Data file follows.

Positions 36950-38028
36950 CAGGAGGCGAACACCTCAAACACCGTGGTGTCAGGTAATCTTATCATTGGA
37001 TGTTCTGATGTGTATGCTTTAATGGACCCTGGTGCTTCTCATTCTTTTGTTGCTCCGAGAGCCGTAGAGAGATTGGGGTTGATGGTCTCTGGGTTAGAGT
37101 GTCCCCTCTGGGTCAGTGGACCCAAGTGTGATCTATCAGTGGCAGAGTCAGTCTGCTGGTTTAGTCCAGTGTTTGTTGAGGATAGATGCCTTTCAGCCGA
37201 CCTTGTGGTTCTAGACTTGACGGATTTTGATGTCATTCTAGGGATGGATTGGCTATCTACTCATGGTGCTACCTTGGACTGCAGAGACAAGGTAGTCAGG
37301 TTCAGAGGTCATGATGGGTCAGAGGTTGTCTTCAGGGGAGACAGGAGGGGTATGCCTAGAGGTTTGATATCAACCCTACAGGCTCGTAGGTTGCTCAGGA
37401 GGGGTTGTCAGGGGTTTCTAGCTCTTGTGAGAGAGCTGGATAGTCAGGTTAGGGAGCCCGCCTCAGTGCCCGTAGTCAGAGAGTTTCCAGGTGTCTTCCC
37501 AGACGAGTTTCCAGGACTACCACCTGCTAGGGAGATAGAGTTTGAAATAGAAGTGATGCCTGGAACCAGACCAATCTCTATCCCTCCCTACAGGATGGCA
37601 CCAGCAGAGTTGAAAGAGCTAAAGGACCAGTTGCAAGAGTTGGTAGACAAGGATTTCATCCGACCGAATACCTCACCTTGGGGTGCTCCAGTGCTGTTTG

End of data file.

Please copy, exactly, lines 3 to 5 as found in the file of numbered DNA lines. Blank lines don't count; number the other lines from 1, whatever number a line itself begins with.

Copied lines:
37001 TGTTCTGATGTGTATGCTTTAATGGACCCTGGTGCTTCTCATTCTTTTGTTGCTCCGAGAGCCGTAGAGAGATTGGGGTTGATGGTCTCTGGGTTAGAGT
37101 GTCCCCTCTGGGTCAGTGGACCCAAGTGTGATCTATCAGTGGCAGAGTCAGTCTGCTGGTTTAGTCCAGTGTTTGTTGAGGATAGATGCCTTTCAGCCGA
37201 CCTTGTGGTTCTAGACTTGACGGATTTTGATGTCATTCTAGGGATGGATTGGCTATCTACTCATGGTGCTACCTTGGACTGCAGAGACAAGGTAGTCAGG